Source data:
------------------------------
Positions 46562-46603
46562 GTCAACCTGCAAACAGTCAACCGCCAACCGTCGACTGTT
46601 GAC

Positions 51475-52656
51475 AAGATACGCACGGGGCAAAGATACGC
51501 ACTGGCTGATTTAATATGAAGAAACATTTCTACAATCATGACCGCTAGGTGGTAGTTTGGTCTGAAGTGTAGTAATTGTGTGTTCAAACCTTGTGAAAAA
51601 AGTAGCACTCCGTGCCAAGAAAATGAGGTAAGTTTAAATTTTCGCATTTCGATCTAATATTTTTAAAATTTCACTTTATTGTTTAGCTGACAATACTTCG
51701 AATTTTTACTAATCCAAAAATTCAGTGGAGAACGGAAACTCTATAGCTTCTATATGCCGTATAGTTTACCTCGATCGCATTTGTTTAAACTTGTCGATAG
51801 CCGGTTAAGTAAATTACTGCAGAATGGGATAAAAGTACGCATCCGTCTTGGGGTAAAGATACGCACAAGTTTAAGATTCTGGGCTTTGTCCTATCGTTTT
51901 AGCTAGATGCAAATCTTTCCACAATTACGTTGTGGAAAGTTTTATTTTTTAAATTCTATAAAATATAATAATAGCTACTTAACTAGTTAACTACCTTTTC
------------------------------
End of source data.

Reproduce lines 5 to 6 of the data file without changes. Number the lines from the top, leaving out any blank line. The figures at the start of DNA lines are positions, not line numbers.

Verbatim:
51475 AAGATACGCACGGGGCAAAGATACGC
51501 ACTGGCTGATTTAATATGAAGAAACATTTCTACAATCATGACCGCTAGGTGGTAGTTTGGTCTGAAGTGTAGTAATTGTGTGTTCAAACCTTGTGAAAAA